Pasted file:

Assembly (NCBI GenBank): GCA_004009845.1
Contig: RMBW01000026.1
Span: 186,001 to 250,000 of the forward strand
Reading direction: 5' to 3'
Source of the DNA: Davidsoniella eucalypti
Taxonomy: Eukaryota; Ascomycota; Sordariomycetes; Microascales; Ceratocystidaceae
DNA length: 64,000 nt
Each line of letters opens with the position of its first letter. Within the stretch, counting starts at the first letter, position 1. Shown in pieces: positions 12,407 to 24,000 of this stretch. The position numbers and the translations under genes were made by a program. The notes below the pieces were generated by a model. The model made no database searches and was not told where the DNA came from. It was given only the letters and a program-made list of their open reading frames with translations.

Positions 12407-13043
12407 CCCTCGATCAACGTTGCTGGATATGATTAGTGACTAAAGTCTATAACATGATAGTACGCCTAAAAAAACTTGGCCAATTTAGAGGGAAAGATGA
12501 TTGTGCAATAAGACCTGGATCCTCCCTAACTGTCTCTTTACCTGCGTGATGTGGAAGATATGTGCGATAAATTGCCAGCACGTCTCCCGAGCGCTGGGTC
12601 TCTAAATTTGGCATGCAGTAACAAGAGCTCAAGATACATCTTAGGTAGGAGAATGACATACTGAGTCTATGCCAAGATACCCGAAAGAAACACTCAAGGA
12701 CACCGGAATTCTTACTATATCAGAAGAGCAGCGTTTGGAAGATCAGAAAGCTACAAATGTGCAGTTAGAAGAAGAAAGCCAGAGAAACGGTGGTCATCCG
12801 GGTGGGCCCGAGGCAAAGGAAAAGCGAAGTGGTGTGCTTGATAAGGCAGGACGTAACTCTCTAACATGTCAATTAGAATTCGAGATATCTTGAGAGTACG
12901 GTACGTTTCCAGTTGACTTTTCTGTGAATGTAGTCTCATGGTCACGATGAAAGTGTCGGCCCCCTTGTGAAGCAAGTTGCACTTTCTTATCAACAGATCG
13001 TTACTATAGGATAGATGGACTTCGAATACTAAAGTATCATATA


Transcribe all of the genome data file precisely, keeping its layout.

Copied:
Assembly (NCBI GenBank): GCA_004009845.1
Contig: RMBW01000026.1
Span: 186,001 to 250,000 of the forward strand
Reading direction: 5' to 3'
Source of the DNA: Davidsoniella eucalypti
Taxonomy: Eukaryota; Ascomycota; Sordariomycetes; Microascales; Ceratocystidaceae
DNA length: 64,000 nt
Each line of letters opens with the position of its first letter. Within the stretch, counting starts at the first letter, position 1. Shown in pieces: positions 12,407 to 24,000 of this stretch. The position numbers and the translations under genes were made by a program. The notes below the pieces were generated by a model. The model made no database searches and was not told where the DNA came from. It was given only the letters and a program-made list of their open reading frames with translations.

Positions 12407-13043
12407 CCCTCGATCAACGTTGCTGGATATGATTAGTGACTAAAGTCTATAACATGATAGTACGCCTAAAAAAACTTGGCCAATTTAGAGGGAAAGATGA
12501 TTGTGCAATAAGACCTGGATCCTCCCTAACTGTCTCTTTACCTGCGTGATGTGGAAGATATGTGCGATAAATTGCCAGCACGTCTCCCGAGCGCTGGGTC
12601 TCTAAATTTGGCATGCAGTAACAAGAGCTCAAGATACATCTTAGGTAGGAGAATGACATACTGAGTCTATGCCAAGATACCCGAAAGAAACACTCAAGGA
12701 CACCGGAATTCTTACTATATCAGAAGAGCAGCGTTTGGAAGATCAGAAAGCTACAAATGTGCAGTTAGAAGAAGAAAGCCAGAGAAACGGTGGTCATCCG
12801 GGTGGGCCCGAGGCAAAGGAAAAGCGAAGTGGTGTGCTTGATAAGGCAGGACGTAACTCTCTAACATGTCAATTAGAATTCGAGATATCTTGAGAGTACG
12901 GTACGTTTCCAGTTGACTTTTCTGTGAATGTAGTCTCATGGTCACGATGAAAGTGTCGGCCCCCTTGTGAAGCAAGTTGCACTTTCTTATCAACAGATCG
13001 TTACTATAGGATAGATGGACTTCGAATACTAAAGTATCATATA